Samples were from two prospective cohorts which enrolled infants born between 2003 and 2006 and mothers and their infants born between 2005 and 2009, at British Columbia's Women's Hospital. Infants were eligible for inclusion if they were born to HIV-infected mothers treated with HAART during pregnancy (HIV/HAART-exposed infants) or to HIV-uninfected mothers (unexposed controls), and if a blood sample was collected between 0 and 6 days of life. Maternal blood samples were collected at last prenatal visit, approximately 32–36 weeks of gestation. Although none of the HAART-exposed infants were infected with HIV, they are herein referred to as ‘HIV/HAART-exposed’, as they have potentially been exposed to the effects of their mothers’ circulating virus. Consent was obtained from mothers and/or guardians. The study was approved by the University of British Columbia Research Ethics Board and the Children's and Women's Health Centre of British Columbia Research Review Committee (H03-70356 and H04-70540).

Back to Top | Article Outline

Sample, clinical and demographic data collection

For infants, heel prick blood (0.5 ml) was collected at the time of routine newborn screening or HIV testing. For mothers, samples were collected through venipuncture into EDTA or acid citrate dextrose and frozen at −80°C without processing.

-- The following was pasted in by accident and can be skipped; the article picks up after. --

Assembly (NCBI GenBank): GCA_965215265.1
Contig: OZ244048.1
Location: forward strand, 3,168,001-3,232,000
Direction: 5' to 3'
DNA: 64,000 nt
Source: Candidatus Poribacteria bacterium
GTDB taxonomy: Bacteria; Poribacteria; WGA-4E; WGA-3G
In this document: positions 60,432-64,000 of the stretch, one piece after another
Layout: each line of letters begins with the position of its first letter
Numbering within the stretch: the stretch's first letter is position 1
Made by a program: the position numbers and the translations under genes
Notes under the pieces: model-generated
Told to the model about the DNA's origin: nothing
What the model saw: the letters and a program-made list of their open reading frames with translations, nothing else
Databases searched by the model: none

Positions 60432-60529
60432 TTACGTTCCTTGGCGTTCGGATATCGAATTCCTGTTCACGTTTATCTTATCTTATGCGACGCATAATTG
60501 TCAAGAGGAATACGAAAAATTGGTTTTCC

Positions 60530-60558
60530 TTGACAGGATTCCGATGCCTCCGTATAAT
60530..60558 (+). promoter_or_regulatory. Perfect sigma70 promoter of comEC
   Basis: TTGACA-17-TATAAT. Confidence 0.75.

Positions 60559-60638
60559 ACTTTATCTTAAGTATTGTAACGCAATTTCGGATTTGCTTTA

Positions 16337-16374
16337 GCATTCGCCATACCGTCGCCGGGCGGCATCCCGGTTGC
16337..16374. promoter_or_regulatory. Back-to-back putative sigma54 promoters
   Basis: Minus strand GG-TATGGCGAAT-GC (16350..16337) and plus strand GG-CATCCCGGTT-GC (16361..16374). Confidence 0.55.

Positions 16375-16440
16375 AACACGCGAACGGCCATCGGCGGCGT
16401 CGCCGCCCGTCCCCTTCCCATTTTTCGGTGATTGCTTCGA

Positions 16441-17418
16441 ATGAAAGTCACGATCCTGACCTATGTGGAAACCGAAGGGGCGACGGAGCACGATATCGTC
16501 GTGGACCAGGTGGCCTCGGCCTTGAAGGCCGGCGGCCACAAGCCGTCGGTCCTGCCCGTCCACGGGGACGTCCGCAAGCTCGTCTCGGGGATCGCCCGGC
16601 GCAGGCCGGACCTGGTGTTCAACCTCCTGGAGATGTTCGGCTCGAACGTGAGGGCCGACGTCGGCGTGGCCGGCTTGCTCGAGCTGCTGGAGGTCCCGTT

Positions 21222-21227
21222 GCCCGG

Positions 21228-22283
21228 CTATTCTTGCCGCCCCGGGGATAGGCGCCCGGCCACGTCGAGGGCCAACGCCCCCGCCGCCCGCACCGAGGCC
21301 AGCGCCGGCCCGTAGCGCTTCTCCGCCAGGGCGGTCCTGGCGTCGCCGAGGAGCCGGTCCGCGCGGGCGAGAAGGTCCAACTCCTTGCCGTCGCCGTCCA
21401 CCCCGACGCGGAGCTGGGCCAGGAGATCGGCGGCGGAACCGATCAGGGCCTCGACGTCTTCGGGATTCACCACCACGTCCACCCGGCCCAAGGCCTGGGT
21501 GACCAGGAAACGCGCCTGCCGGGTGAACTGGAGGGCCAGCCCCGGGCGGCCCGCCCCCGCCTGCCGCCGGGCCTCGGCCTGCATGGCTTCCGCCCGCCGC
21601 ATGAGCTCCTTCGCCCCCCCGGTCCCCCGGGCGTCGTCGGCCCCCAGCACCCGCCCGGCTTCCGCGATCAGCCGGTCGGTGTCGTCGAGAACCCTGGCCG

For both cohorts, baseline information included maternal demographics, pregnancy history, maternal antiretroviral therapy (ART) history and other drug/toxic exposures, as well as delivery and infant birth information, including antenatal and postnatal antiretroviral use. Maternal CD4+ cell count and HIV plasma viral load (pVL) 1–4 weeks prior to delivery are hereafter referred to as ‘near delivery’.

Back to Top | Article Outline

Mitochondrial DNA mutation burden assay

This assay was developed to estimate the frequency of random mtDNA mutations. Total genomic DNA was extracted from 0.1 ml of whole blood using QIAamp DNA Mini Kit (Qiagen, Toronto, Canada). A 509-bp fragment in the mtDNA genome D-loop region was amplified with MT16535F (5′-GCCCACACGTTCCCCTTAAATAAGA-3′) and MT474R (5′-AGTATGGGAGTGRGAGGGRAAAA-3′). The 25 μl PCR reaction contained 1.5 mmol/l MgCl2, 200 μmol/l deoxyribonucleotide triphosphate, 0.4 μmol/l of each primer, 2.5 μl of DNA extract and 0.5 U of Expand High FidelityPLUS Enzyme Blend (Roche Applied Science, Laval, Quebec, Canada). Amplification conditions were 1 × 94°C/30 s, 35 × 94°C/15 s, 60°C/30 s, 72°C/30 s, 1 × 72°C/7 min.